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BetterShelter.org Provides Improved Housing for Refugees

BetterShelter.org
As conflicts rage in various parts of the world, massive amounts of people are displaced. Around 21 million people are currently living as refugees, and over half can be found in just 10 countries: Jordan, Turkey, Lebanon, Iran, Pakistan, Chad, Ethiopia, Kenya and the Democratic Republic of the Congo.

Given that only 2.5 percent of the global GDP comes from these nations, a plurality of foreign aid strategies needs to be funded and implemented to ensure that refugees can survive and one day regain control of their lives. One such strategy is developing innovative, cost-effective, comfortable and sustainable shelters to house refugees.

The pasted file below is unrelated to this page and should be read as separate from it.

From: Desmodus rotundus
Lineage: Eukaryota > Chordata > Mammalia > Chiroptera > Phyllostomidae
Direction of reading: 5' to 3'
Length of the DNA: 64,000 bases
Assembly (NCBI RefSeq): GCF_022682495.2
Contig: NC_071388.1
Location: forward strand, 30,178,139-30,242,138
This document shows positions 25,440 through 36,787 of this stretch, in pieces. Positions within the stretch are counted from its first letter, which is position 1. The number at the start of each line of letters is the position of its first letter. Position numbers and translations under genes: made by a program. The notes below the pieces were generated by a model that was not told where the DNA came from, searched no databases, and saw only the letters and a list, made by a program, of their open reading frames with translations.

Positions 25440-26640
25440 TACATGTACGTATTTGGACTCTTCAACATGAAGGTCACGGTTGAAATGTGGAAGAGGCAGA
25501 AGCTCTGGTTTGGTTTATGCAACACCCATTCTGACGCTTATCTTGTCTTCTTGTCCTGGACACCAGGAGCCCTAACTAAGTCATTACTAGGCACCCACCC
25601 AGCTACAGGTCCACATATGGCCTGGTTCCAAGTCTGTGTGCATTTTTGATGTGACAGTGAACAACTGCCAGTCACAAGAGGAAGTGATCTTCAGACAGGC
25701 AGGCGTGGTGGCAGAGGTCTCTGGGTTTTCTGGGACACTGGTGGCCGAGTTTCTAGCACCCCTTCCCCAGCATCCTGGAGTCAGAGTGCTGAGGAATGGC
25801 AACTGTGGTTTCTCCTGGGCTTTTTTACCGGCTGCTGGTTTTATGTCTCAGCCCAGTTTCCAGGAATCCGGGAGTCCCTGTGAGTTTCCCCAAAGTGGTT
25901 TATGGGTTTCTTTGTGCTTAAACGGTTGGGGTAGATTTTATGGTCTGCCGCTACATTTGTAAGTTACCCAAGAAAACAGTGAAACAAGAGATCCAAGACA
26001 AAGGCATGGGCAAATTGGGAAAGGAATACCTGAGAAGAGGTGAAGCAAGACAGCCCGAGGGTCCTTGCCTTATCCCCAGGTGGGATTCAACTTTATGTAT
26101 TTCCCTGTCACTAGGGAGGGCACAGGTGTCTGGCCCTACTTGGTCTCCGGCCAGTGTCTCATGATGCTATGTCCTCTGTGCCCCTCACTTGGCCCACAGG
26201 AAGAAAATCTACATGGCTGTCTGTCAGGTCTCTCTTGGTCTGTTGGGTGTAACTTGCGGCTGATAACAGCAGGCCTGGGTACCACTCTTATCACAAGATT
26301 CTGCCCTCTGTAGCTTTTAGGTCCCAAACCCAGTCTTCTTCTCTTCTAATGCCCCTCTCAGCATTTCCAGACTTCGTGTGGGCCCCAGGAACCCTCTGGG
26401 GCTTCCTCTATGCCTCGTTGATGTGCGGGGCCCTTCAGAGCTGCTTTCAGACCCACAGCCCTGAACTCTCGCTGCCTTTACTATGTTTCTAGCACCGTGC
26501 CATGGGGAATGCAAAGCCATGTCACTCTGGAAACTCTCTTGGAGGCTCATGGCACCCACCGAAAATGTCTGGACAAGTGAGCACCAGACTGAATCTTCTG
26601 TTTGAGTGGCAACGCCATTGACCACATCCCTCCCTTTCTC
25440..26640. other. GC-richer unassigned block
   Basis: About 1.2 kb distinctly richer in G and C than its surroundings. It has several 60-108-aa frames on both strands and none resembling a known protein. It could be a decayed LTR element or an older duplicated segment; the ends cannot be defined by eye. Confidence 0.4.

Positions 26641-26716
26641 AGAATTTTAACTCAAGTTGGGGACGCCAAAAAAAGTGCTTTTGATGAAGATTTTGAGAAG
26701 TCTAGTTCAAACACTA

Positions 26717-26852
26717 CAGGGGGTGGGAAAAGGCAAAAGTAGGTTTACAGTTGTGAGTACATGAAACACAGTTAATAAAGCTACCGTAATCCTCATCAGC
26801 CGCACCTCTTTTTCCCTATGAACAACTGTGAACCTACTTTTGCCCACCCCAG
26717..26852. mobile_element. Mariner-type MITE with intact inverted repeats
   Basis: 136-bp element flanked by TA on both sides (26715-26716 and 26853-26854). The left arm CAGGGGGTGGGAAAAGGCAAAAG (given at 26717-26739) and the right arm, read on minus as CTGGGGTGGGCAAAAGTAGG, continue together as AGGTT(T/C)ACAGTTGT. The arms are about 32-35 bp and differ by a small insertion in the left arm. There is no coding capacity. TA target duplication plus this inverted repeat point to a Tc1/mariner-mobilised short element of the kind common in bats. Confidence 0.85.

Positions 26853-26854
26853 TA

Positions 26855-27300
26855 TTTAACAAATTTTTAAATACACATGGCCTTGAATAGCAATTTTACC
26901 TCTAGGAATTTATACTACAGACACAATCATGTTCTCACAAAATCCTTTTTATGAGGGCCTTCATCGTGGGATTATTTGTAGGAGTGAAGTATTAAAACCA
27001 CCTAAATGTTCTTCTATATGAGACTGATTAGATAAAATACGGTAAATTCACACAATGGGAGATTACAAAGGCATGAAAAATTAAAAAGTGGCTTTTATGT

For all people, shelter is a basic survival need, and a great many refugees need better shelter than they currently have. The simple canvas tents used to house many refugees are prone to damage from floods, fires and high winds.

BetterShelter.org delivers its shelters in cardboard boxes, and each shelter only takes about four people to assemble. All shelters are designed to be built by hand. They have sturdy steel frames covered by insulated walls and ceiling materials. Solar panels are installed to generate electricity that can be utilized for anything from providing light to charging electronic devices. In addition to these elements, safety features like mosquito netting and locking doors are now available.

Last year, BetterShelter.org provided housing for 10,000 families across the globe, and the organization hopes to enlarge that number this year. Thanks to a partnership with IKEA and the United Nations High Commissioner for Refugees (UNHCR), its goals looks achievable.

Refugees are forced to leave behind their homes, jobs, schools and dreams to flee dangerous circumstances. It is up to those that have plenty to aid those who have little. Efforts to provide better shelters for refugees need generous support if they are to continue improving the lives of people without a place to call home.

Aaron Walsh

Photo: Flickr